While I was unsure about my fit for the AIR program, I had no doubts about Valerie’s inclusion in Indigo’s line-up, despite the fact that she was also the first writer to be invited as an artist into the program. Valerie Boyd was an Associate Professor of Journalism at the University of Georgia. She was also the Charlayne Hunter-Gault Distinguished Writer in Residence at the same institution. The significance of her writing and her work is SOMETHING. In addition to writing and publishing extensively on race and culture throughout her life, she founded two separate journals, and published the widely acclaimed biography of writer and anthropologist Zora Neale Hurston, called Wrapped in Rainbows: The Life of Zora Neale Hurston. While at University of Georgia, she founded a low residency MFA program in Narrative Nonfiction.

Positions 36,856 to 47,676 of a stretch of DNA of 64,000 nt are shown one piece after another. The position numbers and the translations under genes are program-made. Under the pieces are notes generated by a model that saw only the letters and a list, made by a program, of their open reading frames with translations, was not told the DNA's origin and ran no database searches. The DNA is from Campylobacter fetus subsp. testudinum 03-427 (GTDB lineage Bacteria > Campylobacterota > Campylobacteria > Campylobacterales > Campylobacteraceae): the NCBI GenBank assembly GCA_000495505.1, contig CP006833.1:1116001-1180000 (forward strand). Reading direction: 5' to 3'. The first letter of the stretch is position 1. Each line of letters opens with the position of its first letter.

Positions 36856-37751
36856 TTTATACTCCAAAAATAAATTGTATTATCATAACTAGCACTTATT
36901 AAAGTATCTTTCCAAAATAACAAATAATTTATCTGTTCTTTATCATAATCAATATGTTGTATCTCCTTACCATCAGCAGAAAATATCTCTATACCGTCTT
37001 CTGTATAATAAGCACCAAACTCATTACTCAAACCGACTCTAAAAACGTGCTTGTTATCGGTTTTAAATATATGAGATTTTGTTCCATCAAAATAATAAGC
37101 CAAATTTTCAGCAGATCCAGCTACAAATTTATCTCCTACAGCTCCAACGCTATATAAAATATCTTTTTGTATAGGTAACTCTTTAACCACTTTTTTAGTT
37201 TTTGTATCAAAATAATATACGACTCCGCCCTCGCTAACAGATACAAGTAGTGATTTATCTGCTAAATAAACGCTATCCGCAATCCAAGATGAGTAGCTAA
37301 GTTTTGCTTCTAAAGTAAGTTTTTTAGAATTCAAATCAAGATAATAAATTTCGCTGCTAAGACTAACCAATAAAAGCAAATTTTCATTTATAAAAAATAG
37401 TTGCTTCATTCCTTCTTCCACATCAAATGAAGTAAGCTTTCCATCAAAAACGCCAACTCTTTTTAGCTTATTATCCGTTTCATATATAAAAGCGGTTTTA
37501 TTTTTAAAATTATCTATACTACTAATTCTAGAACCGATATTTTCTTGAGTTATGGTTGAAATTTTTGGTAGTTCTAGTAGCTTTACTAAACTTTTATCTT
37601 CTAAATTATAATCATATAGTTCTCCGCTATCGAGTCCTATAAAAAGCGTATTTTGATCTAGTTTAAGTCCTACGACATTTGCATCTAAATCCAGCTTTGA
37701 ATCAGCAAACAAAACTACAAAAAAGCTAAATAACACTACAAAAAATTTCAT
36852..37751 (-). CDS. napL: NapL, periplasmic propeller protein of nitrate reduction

I accepted Marcia’s offer of the residency and time to focus on my writing. I was ecstatic to work with Valerie. Since returning to writing, I had found mentorship in wonderfully surprising places, but I had not yet found a relationship where writing mentorship was the primary reason for connection. My time with Valerie was punctuated by pivots and trust. The residency was originally designed to be in-person. Valerie was initially going to travel from Georgia to spend the summer in Maine, at Indigo. When COVID-19 hit the U.S. in early 2020, it quickly became clear that traveling wasn’t going to be an easy and viable option. Indigo made the wise decision to convert Valerie’s residency to a virtual one. When the two of us, in conjunction with Indigo, had to reconfigure our time in residence, we resolved to prioritize flexibility and openness.